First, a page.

Had a great time (where else but in Japan can you get a squid on a stick?) and delivered the prayers to Ebisuten (the God of Wealth).
squid on a stick
Half the fun is the walk to the shrine and back. The streets are lined with booths for all types of food and games. Imagine a local school carnival on steroids and you’ll begin to get the picture. Of course, once you arrive at the shrine it doesn’t stop. The booths continue on until you reach the main area to pray. Good fun all around.
The first thing that happens when you walk into the area to pray is that you’re blessed by having this paper thing (imagine a large duster made of paper) placed on your head.
people being blessed on entry
Once inside, there is a huge tuna where people place coins for good luck. While the priests say that placing the coin anywhere on or in the fish is fine, people seem to believe that you’ll receive the best luck if you are able to make your coin stick on the outside of the fish.
placing good luck coins on the tuna
Once finished it’s time to pray for good fortune. I brought along 22 five yen coins (the five yen coin is considered a coin of good luck) to make a wish for all those that requested I do so for them.
22 good luck coins – one for each person
After tossing the coins, I made the requests that everyone had passed along. Usually you would shake a large bell to summon the Gods, but because there were so many people they had taken them down, Therefore I simply clapped and then prayed.
Jeffrey passing on everyone’s requests to the God of Wealth
After the prayers are over, the first order of business is the God of Wealth taking as much money away from you as possible 😉 As you exit there is a place to purchase “omamori” (talismans or amulets for good luck blessed by the shrine). While they sell omamori for everything from love to health to passing your school exam, I of course opted for 2 for business success (one for me and one for Nate)
the area to purchase “omamori”
Jeffrey’s & Nate’s good luck “omamori”
The good luck business success omamori cost $10 a piece (I wonder if I can deduct them on my taxes as a business expense). Of course this is just the beginning. Next there are good luck branches that are supposed to bring good monetary fortune.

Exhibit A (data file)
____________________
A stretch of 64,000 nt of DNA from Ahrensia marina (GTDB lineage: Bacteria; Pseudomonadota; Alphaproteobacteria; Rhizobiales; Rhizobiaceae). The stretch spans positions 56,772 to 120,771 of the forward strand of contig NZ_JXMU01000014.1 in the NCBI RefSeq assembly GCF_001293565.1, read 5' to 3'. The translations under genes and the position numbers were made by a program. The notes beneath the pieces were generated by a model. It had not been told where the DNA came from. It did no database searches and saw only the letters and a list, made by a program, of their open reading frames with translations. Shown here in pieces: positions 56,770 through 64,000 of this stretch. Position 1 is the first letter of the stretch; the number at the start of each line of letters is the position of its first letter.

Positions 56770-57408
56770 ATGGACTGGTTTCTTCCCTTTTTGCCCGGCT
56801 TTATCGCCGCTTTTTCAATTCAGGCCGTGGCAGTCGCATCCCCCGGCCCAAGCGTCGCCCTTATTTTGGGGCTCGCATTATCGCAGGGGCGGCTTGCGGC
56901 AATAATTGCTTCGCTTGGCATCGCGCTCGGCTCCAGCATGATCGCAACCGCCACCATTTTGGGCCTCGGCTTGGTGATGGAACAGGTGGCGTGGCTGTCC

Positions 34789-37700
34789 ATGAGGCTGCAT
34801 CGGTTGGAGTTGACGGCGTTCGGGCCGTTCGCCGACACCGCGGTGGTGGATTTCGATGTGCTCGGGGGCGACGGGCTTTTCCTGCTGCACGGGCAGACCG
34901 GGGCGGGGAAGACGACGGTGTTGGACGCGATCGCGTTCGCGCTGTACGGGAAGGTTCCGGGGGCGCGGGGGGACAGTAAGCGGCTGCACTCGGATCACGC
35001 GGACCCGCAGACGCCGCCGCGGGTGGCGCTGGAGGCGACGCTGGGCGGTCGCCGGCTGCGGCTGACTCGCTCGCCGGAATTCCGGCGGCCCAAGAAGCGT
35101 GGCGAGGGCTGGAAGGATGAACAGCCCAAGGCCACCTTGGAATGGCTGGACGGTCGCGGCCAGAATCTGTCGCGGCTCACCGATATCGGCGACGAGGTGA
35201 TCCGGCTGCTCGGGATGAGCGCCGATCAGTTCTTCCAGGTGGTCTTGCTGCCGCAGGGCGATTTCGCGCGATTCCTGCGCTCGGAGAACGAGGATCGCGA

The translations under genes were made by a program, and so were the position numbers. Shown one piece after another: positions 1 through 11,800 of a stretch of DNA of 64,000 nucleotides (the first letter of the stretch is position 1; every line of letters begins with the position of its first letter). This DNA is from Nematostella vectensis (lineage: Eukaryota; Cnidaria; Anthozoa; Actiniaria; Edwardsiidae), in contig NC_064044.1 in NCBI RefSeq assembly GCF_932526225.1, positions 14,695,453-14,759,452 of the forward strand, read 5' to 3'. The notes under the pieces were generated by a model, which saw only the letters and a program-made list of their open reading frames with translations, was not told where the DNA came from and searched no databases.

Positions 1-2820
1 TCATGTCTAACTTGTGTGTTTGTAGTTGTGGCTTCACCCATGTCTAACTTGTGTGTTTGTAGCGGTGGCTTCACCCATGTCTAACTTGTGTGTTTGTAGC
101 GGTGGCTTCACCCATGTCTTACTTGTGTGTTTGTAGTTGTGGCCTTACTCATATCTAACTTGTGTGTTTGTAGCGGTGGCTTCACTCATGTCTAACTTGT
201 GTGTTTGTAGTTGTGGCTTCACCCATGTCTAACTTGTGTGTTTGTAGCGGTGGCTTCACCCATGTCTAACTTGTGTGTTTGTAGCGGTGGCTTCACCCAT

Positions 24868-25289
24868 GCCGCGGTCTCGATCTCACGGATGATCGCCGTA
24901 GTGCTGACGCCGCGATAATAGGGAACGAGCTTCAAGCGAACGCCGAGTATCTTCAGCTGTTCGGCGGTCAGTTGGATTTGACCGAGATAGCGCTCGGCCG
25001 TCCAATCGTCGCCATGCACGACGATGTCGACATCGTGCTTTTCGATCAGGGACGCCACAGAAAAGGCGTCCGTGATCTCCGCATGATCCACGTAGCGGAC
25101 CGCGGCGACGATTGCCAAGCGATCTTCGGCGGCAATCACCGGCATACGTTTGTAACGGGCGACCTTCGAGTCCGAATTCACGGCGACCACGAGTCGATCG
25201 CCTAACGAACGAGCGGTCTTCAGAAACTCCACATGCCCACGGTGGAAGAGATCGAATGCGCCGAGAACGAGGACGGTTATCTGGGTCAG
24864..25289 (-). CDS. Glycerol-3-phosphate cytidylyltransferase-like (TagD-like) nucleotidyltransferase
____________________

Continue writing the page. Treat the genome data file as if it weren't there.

good luck money branches
These cost $10 for a small branch and $30 for a large branch, but we passed on these. Why? Because those are too small! Once you pass where they are selling the good luck branches, then you get to the good stuff. There are a number of different good luck money fortune items to choose from that range in price from $10 to over $500.
All the different money charms to choose from
All of these feature Ebisuten (the God of Wealth) and have a variety of meanings. There are rakes which mean that you will rake in money. Then there are scoops which are higher than rakes because you scoop up the money. Each has a slightly different meaning and, of course, the bigger (and more expensive) you buy, the more monetary luck you’re supposed to receive. My wife decided that we needed a scoop this year:
the God of Wealth good luck scoop we bought
Let’s just say that that we better have a pretty damn good financial year for what we paid for it!
The next stop was to get our personal fortunes:
the area to purchase personal fortunes
You shake a wooden jar and take a stick out of it. The stick has a number and that is the fortune you’re given. These personal fortunes are simply a piece of paper that detail the type of luck you’ll have in different areas of your life. Once you are finished reading it, you tie it either to tree branches or a special area set up so that the fortune comes true.
the area where personal fortunes are placed
Once that was finished it was time to head back and eat a ton of food along the way. Good fun all away around and it should be a prosperous year!